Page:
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To launch the 2017-2018 Becker Brown Bag series, Eric Zwick, Assistant Professor of Finance and James S. Kemper Foundation Faculty Scholar, University of Chicago Booth School of Business and NBER, presented his paper, “Capitalists in the Twenty-First Century,” co-authored with Matthew Smith, Danny Yagan, and Owen Zidar.

Abstract: Have passive rentiers replaced the working rich at the top of the U.S. income distribution? Using administrative data linking 10 million firms to their owners, this paper shows that private business owners who actively manage their firms are key for top income inequality. Private business income accounts for most of the rise of top incomes since 2000 and the majority of top earners receive private business income—most of which accrues to active owner-managers of mid-market firms in relatively skill-intensive and unconcentrated industries. Profit falls substantially after premature owner deaths. Top-owned firms are twice as profitable per worker as other firms despite similar risk, and rising profitability without rising scale explains most of their profit growth. Together, these facts indicate that the working rich remain central to rising top incomes in the twenty-first century. Read the full paper here.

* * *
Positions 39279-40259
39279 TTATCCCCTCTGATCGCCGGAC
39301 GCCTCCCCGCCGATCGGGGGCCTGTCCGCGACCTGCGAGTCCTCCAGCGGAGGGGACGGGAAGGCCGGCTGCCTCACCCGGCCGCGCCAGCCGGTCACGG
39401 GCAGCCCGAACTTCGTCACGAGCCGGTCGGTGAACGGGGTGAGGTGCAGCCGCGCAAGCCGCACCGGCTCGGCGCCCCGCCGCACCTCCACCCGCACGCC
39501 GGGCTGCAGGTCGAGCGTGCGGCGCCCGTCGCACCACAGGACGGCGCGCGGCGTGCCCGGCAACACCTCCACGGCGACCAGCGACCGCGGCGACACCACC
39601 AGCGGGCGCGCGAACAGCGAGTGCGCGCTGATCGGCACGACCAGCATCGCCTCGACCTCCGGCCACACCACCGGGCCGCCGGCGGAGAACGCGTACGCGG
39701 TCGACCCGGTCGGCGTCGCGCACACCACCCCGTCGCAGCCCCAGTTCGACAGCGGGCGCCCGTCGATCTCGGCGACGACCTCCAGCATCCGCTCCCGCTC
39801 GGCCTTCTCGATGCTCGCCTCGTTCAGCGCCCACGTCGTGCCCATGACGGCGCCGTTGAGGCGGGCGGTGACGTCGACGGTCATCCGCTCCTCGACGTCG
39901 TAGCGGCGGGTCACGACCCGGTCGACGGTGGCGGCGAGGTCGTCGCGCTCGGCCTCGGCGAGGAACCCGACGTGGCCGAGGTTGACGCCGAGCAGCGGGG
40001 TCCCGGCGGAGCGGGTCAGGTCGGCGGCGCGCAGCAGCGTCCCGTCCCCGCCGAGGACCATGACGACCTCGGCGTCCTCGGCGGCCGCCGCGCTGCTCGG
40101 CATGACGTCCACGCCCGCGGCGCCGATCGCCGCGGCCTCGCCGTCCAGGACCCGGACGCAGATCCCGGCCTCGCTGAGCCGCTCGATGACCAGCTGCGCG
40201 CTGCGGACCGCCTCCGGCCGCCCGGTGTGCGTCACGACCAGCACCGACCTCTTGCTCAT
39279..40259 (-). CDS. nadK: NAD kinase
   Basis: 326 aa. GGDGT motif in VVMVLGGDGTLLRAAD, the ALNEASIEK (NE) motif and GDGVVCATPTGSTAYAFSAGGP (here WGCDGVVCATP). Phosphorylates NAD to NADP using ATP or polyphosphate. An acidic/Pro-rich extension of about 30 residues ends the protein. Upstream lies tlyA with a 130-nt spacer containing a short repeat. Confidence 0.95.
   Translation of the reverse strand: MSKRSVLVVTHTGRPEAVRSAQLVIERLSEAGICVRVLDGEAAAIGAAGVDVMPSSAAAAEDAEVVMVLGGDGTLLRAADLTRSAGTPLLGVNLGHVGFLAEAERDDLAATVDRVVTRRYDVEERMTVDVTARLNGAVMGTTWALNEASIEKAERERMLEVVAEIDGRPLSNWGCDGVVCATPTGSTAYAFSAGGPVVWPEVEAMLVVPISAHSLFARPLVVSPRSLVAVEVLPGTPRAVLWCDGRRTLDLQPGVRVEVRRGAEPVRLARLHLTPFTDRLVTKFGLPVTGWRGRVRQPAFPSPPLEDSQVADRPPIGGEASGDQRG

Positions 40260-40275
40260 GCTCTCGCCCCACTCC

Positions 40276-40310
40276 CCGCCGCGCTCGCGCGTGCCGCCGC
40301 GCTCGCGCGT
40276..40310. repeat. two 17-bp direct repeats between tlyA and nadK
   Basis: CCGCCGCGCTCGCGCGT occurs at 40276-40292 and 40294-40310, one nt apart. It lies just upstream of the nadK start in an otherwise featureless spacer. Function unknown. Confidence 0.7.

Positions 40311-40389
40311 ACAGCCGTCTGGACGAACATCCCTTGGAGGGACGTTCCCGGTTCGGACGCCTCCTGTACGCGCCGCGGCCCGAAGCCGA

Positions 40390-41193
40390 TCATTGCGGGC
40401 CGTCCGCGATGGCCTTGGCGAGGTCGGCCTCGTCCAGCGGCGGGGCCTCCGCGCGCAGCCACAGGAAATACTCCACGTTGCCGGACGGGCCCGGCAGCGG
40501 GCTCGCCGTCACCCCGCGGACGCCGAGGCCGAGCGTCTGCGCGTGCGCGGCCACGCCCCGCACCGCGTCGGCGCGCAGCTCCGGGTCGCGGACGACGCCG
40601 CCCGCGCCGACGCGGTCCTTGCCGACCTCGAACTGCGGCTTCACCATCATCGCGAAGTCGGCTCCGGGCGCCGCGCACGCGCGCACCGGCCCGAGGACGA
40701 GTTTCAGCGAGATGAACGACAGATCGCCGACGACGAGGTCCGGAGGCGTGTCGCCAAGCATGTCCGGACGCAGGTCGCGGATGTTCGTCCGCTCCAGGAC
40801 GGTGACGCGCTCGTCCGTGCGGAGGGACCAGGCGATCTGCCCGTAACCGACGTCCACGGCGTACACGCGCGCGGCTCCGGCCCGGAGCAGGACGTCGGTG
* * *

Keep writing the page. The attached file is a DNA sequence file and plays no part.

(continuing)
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About the Series:

The Becker Brown Bag Series was created to provide an informal setting in which prominent economists can present cutting-edge research and engage MBA students in discussion. The talks highlight the practical use of economics for answering real-world questions pertinent to businesses and policy makers.

While the Becker Brown Bag Series is directed towards current MBA students, others are welcome to attend.

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